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Robin Dyer

“My greatest satisfaction comes from making a pair of moccasins for someone who has been limited to ill-fitting unattractive footwear.”

When Walter Dyer, Sr., made leather aviation boots for Charles Lindbergh, he had no idea he was starting a multi-generation family business. However, today his daughter-in-law, Robin Dyer, continues to craft beautiful, custom leather moccasins, and the family’s footwear work for the famous has extended to Gerald Ford, Rupert Murdock and Billy Golden, among others.

Robin makes everything from canoe moccasins and lace boots to knee-high shoe packs and buckle boots, about twenty styles of footwear in all. “The moccasins I make are both original and authentic,” she says. “Some of the styles have been used since medieval times, others are adaptations of authentic designs, and others are original designs.”

Making a pair of moccasins requires a delicate process. The moccasins are sewn on lasts that can be custom-made for a customer’s foot. Robin sews the back, trims the vamp and tip and then tacks it to the lasts. She individually punches each needle hole with an awl, then sews the tip with a double needle lock stitch that is further locked with overcast stitches at the beginning and end. She tacks on the double sole, then sews it on with locked stitches as well. Every pair is sewn by hand and comes with a certificate of authenticity. “Many people have a difficult time finding footwear that fits,” she says. “I believe that moccasins can be functional art.” She uses thick leather from Swiss dairy cattle that is tanned in England using a double bath chrome tanning process that leaves the leather water resistant, durable and flexible.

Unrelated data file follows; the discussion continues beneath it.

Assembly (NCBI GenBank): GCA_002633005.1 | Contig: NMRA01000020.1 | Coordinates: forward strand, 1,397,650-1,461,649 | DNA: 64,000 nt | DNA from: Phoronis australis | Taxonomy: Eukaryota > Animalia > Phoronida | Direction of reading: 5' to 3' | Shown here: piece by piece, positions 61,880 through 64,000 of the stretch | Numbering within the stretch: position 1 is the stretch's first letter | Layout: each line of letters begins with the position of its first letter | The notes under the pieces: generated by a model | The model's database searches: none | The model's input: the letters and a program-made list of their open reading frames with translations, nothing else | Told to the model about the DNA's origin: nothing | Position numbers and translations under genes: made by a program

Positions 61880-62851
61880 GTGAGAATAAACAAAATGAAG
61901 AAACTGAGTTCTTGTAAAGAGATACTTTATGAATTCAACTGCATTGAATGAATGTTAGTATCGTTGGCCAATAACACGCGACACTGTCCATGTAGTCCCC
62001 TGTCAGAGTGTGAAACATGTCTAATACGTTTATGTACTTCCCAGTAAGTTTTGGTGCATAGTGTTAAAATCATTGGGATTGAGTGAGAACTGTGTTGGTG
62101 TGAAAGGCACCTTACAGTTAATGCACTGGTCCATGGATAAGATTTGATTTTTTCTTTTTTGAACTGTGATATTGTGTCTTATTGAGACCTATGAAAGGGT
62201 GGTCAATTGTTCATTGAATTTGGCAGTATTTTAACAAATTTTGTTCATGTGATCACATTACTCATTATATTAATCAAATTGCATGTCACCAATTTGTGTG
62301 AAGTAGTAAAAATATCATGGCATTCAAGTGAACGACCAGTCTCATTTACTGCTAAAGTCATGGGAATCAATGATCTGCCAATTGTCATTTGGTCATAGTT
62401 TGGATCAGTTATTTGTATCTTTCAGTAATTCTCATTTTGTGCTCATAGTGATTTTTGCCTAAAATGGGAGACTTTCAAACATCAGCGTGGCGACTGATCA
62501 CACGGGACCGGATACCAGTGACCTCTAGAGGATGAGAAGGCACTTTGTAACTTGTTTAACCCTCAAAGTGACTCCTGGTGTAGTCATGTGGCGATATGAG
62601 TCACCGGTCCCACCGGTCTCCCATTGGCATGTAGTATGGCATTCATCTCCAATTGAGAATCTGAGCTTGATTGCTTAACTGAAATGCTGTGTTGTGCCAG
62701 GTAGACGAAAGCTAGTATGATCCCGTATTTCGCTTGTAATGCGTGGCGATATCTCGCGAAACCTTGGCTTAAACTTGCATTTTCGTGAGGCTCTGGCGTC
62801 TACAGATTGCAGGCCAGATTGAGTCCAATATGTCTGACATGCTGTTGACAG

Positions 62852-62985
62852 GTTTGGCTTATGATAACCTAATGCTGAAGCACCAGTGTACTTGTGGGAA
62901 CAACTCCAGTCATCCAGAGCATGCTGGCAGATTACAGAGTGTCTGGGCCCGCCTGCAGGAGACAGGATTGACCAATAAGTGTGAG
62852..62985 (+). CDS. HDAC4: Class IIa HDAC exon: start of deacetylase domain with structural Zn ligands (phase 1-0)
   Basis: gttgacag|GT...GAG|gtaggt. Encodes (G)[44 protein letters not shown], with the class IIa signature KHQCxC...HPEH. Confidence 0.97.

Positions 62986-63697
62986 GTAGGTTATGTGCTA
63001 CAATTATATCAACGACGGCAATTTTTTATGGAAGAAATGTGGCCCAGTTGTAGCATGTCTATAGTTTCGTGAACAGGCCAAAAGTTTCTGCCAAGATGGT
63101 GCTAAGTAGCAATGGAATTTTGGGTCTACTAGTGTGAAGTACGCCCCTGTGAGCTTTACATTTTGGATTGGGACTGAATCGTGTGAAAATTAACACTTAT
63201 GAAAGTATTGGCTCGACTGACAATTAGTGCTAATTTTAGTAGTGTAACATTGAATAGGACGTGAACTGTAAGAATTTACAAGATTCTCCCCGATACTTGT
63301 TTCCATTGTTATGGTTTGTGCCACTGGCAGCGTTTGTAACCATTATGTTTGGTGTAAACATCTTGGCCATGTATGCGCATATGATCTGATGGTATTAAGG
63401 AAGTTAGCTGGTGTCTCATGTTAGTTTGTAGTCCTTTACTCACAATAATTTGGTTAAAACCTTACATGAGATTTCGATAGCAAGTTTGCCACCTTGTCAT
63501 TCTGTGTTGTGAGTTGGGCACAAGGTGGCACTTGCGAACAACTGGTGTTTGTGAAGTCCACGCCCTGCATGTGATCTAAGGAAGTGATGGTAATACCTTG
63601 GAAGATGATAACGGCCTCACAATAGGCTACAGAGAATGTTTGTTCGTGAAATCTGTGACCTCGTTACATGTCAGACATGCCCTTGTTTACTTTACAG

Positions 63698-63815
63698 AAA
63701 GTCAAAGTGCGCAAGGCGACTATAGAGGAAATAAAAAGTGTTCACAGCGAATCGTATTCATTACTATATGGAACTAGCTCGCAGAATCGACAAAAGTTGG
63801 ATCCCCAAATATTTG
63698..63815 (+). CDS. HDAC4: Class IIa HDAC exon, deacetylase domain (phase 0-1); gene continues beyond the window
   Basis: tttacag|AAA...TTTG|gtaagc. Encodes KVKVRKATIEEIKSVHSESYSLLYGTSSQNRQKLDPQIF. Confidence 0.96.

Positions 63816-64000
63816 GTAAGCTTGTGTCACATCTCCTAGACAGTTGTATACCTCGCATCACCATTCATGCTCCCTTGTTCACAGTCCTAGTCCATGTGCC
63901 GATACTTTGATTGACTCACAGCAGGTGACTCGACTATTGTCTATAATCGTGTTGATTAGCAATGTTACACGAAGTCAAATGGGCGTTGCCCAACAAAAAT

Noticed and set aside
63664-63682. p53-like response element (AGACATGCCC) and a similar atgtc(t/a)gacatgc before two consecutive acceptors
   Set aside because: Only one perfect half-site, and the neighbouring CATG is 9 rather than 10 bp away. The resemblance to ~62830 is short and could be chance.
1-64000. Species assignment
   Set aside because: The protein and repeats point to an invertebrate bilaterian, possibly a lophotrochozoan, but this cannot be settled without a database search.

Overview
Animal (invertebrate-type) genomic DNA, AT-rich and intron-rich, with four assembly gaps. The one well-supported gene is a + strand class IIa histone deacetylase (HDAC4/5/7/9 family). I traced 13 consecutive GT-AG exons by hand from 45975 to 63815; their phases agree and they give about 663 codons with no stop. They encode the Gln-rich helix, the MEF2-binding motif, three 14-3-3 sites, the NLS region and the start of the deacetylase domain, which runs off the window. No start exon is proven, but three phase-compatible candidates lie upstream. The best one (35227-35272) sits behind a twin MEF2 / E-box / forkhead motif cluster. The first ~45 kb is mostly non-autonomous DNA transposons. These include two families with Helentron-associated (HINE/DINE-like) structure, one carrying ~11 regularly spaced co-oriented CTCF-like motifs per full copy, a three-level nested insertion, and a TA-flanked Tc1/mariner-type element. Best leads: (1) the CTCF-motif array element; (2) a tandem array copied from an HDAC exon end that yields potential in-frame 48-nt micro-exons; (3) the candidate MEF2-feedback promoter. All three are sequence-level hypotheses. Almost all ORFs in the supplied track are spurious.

Robin moved to Indiana in the 1980s because it was a central location for traveling to shows. “The quality of life in Indiana has kept us here,” she says. She hopes her participation in Indiana Artisan will help her business gain more recognition within the state. “The quality of work of the other artisans is amazing, and I am proud to have my work associated with Indiana Artisan,” she says. “I’m really pleased that the program is a success and I’m tickled to be a part of it. It’s difficult for craftspeople and artists in rural areas to go it alone.”